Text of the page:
- All Products (30)
- Product Bundles (2)
- Grass Fed Beef (19)
- Pastured Chicken (4)
- Pastured Pork (2)
- Maple Syrup (2)
- Pastured Eggs (1)
- Vegetables (1)
Making Maple Syrup
My great grandfather moved to the farm in 1919 and we've made maple syrup every year since, without ever missing a year. I am the fourth generation in our family to do it! This is our Sugar Shack that my Great Grandfather designed and my Grandfather built by hand. We still use this beautiful building every spring to make our delicious maple syrup!
Since I strongly believe in the local food concept, I won't ship any of our food products out of the local region - with one exception - maple syrup. That's because production is limited to the northeastern part of the US and Canada. Since maple syrup is only specific to this region I am willing to ship so that many people from different regions can taste and enjoy maple syrup! What is considered the "local region"? Any location within a four hour drive of Sugar Haven Farms I consider to be in my "foodshed". All other products can be found by seeking similiar farmers that are outside my "foodshed". (similiar to watershed, a regional area that I proudly call home).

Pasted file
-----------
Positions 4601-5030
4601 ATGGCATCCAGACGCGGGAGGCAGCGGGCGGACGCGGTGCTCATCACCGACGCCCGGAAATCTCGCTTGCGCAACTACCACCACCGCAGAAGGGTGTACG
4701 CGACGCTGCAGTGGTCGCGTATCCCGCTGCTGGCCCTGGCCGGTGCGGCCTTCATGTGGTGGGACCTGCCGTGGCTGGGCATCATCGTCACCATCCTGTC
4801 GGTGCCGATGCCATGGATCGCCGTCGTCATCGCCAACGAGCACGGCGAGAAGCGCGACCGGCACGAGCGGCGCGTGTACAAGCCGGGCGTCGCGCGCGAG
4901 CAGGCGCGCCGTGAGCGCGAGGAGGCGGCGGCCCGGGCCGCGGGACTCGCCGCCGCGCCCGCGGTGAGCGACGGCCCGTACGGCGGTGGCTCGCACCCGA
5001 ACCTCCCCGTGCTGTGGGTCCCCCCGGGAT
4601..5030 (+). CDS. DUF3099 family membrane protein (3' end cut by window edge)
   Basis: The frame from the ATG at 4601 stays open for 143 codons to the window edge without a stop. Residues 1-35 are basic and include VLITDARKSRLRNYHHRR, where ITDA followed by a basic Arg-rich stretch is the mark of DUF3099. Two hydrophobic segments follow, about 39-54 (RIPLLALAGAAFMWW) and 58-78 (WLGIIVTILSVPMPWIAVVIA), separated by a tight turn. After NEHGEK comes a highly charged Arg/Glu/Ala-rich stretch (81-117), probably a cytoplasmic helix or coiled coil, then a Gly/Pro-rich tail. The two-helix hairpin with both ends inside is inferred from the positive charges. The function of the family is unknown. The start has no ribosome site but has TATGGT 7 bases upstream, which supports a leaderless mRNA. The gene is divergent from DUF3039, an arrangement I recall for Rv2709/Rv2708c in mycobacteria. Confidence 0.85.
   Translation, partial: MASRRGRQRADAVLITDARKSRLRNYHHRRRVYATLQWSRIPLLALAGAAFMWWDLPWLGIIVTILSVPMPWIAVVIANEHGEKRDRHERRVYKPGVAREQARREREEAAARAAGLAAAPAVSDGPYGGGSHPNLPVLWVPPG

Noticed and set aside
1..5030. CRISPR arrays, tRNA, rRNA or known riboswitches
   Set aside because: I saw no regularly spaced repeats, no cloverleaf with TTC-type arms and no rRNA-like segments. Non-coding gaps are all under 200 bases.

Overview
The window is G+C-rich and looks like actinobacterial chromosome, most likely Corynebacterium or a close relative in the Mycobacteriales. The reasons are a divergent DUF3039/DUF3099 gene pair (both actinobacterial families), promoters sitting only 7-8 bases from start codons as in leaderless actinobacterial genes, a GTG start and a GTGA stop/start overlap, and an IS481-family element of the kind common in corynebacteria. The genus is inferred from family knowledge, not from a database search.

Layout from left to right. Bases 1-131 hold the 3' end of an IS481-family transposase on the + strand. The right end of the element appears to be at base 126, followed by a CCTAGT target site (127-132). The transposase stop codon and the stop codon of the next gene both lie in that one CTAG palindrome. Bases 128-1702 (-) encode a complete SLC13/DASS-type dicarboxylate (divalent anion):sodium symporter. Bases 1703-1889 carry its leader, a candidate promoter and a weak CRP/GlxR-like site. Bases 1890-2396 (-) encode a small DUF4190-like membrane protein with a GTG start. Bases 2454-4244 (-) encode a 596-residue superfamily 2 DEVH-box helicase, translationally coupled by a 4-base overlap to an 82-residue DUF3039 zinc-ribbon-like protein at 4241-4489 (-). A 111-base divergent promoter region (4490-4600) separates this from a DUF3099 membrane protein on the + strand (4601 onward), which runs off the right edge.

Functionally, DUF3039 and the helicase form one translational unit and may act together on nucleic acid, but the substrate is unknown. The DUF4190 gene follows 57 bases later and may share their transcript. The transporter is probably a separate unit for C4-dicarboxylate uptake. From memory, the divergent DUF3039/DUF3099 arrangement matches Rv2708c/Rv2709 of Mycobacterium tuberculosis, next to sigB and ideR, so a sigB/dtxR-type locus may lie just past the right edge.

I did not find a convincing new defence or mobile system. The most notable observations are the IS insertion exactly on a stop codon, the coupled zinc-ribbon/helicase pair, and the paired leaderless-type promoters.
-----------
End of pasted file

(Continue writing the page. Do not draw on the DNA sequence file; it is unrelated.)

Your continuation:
Fortunately, the busy time for making maple syrup - often in mid March through early April at this high altitude - is a fairly quiet time on the farm. Sap typically runs for about three weeks, but the starting time varies from year to year, so we have to watch the weather patterns carefully. In fact, our farm is fairly high, with an elevation of about 2,100 feet above sea level, so our maple syrup season often starts after the lowlanders are completely finished.
We tapped 1,600 trees this spring! We're more concerned about tree health than production, so most of our trees get a single tap, while some of the larger trees can handle two taps. We never overtap our maple trees which would cut down on the life of the tree.
To collect the sap, we use vacuum and maple pipe lines. There are 5/16" diameter plastic tubing lines that run to 1" main lines. We switched from 7/16" taps to 5/16" taps about five years ago because the smaller diameter taps is better for the trees. Tap wounds completely heal in about three years and there are no long term effects on the trees.